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Mark Landis is one of the most prolific art forgers in the world, having conned over 60 museums in 20 states, but he’s not in prison because he donated each painting. Landis has a history of mental illness, something that many (including the man who caught him, former Oklahoma City Museum of Art Registrar Matthew Leininger) suggest might motivate his behavior, but how much can that explain his impulse to create? The new documentary “Art and Craft,” which follows Landis and Leininger, investigates and attempts to explain.
Critics have debated how deftly “Art and Craft” handles its subject’s mental illness, with some feeling that it’s a deeply sympathetic portrait while others arguing that the film takes advantage of his condition. But most of the reviews agree that there’s something inherently fascinating about watching the man work on and deal his forgeries. Either way, it’s a film worth seeing and debating, simultaneously a celebration of his talents and a look at a unique kind of con man: one who means no harm.
“Art and Craft” is now playing in theaters.
Joe Bendel, Libertas Film Magazine
“A&C” is very understanding of human frailty and presents both pseudo-antagonists in a sympathetic light. In a sense, the two men represent polar extremes, with Leininger arguing for truth above all, while Landis points to the immediate gratification produced by his gifts. Most viewers will line-up somewhere in the middle, alongside the curator organizing a display of Landis’s work. Read more.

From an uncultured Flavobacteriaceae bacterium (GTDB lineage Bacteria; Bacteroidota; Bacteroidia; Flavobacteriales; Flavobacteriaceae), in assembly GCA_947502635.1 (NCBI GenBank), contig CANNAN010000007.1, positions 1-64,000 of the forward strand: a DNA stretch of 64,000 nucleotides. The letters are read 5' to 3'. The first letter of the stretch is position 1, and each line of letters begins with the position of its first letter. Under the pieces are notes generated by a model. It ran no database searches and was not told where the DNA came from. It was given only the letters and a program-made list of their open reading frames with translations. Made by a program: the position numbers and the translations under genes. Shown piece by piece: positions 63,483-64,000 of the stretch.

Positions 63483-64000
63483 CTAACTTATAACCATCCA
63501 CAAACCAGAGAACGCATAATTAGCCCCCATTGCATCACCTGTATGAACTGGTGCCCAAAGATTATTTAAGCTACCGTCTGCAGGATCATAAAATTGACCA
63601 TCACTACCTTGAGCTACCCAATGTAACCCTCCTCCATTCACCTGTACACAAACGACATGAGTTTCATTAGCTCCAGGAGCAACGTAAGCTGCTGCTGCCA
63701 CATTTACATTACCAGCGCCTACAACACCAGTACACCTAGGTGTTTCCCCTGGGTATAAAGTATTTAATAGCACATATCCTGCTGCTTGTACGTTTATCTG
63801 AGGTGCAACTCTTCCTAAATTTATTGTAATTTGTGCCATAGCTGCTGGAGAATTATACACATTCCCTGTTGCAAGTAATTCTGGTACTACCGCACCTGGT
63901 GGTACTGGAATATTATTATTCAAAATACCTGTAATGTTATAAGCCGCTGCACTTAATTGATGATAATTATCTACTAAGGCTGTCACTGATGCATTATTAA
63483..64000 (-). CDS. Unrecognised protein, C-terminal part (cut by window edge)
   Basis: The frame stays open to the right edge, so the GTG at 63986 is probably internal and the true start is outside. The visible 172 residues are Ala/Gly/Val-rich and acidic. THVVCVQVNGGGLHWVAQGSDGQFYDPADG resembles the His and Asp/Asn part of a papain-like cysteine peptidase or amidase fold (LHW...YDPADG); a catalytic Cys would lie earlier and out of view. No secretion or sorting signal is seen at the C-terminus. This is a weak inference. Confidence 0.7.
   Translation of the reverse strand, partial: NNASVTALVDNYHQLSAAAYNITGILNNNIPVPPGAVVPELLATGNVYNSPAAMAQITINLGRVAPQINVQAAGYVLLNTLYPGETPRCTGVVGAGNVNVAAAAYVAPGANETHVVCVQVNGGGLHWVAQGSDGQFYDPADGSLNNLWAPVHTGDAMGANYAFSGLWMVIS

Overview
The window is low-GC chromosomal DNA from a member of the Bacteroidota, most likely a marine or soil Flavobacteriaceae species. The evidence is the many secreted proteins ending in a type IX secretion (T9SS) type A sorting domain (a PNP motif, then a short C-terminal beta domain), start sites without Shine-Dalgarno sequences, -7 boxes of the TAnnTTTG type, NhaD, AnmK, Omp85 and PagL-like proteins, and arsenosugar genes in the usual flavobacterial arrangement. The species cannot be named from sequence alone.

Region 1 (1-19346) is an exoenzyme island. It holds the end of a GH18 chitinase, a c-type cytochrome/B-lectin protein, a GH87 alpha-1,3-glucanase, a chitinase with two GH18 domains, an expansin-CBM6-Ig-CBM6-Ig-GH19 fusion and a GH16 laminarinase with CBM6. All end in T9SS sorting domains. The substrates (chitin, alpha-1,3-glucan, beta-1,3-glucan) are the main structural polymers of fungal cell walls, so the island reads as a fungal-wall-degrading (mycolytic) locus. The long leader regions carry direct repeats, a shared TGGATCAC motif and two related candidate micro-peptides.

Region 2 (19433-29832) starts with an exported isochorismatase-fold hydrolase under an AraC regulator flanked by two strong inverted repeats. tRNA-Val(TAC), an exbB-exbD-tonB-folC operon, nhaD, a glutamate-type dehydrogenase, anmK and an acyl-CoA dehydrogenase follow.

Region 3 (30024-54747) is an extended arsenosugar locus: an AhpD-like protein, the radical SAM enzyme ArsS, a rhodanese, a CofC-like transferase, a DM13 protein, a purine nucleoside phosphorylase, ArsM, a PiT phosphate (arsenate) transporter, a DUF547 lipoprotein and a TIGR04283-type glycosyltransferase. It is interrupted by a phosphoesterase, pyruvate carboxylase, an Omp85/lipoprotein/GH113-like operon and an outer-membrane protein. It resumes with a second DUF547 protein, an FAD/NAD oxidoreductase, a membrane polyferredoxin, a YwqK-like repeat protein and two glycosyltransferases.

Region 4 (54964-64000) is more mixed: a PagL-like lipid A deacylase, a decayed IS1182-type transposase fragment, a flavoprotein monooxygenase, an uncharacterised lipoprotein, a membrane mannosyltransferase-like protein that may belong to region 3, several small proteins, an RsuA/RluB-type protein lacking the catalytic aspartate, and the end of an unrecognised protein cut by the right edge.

Rodrigo Perez, The Playlist
A well-rounded and compassionate portrait of an outsider with some degree of misdiagnosed mental illness, “Art and Craft,” is an engrossing document of immense talents gone sideways. Mark Landis has a level of craft and mimicry that is unparalleled, which goes beyond copying. But its meticulous fastidiousness seems rooted in a mania he cannot control. Soft-spoke and shy, it’s clear Landis has no malicious intent, but he’s nevertheless a massive stain on the reputation of the art world that many want to blot out. Read more.
Scott Tobias, The Dissolve
The most fascinating scenes in “Art And Craft” get into his process, both in his almost-preternatural talent for replicating great art at incredible speed, and in his criminal craftiness, which seems owed mostly to things he’s gleaned from classic TV and movies. He likes to play this role of the artist and philanthropist, and he doesn’t feel enough remorse about scamming people to stop himself from doing it. Cullman and Grausman extend a lot of sympathy to this strange, lonely, sick man as he goes about his business. But perhaps he’d been better left alone. Read more.
Keith Uhlich, Time Out New York
The best parts of the doc are when the camera just observes Landis in his own space, an apartment cluttered with stacks of art-world catalogs and journals, the television always tuned in to some old film or TV show (his version of white noise). But when he ventures out into the world (especially during the film’s climax in which he attends an exhibition built around his lifelong fabrications), he’s painted as more of a freak to gawk at—an off-kilter copy of a human being as opposed to truly, deeply human. Read more.